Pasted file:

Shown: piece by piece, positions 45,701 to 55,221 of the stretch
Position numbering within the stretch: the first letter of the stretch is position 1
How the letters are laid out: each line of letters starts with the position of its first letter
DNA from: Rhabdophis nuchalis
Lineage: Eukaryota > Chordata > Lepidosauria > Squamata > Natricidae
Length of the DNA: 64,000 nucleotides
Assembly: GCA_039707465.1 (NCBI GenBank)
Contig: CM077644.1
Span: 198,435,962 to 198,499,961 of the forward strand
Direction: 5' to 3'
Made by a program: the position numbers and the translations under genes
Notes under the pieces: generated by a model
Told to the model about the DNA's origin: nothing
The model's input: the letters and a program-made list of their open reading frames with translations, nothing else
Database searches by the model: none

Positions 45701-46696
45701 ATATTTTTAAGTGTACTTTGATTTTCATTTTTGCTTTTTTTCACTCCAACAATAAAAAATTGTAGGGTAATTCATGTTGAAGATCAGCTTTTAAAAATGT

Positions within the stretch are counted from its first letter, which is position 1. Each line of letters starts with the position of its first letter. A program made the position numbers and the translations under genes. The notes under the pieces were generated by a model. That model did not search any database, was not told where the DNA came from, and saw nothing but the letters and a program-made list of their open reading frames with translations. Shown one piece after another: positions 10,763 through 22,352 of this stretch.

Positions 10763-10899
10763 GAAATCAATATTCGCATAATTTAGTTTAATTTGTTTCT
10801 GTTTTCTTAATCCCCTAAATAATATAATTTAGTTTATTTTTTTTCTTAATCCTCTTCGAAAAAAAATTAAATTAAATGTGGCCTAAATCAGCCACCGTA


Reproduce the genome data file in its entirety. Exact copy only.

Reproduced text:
Shown: piece by piece, positions 45,701 to 55,221 of the stretch
Position numbering within the stretch: the first letter of the stretch is position 1
How the letters are laid out: each line of letters starts with the position of its first letter
DNA from: Rhabdophis nuchalis
Lineage: Eukaryota > Chordata > Lepidosauria > Squamata > Natricidae
Length of the DNA: 64,000 nucleotides
Assembly: GCA_039707465.1 (NCBI GenBank)
Contig: CM077644.1
Span: 198,435,962 to 198,499,961 of the forward strand
Direction: 5' to 3'
Made by a program: the position numbers and the translations under genes
Notes under the pieces: generated by a model
Told to the model about the DNA's origin: nothing
The model's input: the letters and a program-made list of their open reading frames with translations, nothing else
Database searches by the model: none

Positions 45701-46696
45701 ATATTTTTAAGTGTACTTTGATTTTCATTTTTGCTTTTTTTCACTCCAACAATAAAAAATTGTAGGGTAATTCATGTTGAAGATCAGCTTTTAAAAATGT

Positions within the stretch are counted from its first letter, which is position 1. Each line of letters starts with the position of its first letter. A program made the position numbers and the translations under genes. The notes under the pieces were generated by a model. That model did not search any database, was not told where the DNA came from, and saw nothing but the letters and a program-made list of their open reading frames with translations. Shown one piece after another: positions 10,763 through 22,352 of this stretch.

Positions 10763-10899
10763 GAAATCAATATTCGCATAATTTAGTTTAATTTGTTTCT
10801 GTTTTCTTAATCCCCTAAATAATATAATTTAGTTTATTTTTTTTCTTAATCCTCTTCGAAAAAAAATTAAATTAAATGTGGCCTAAATCAGCCACCGTA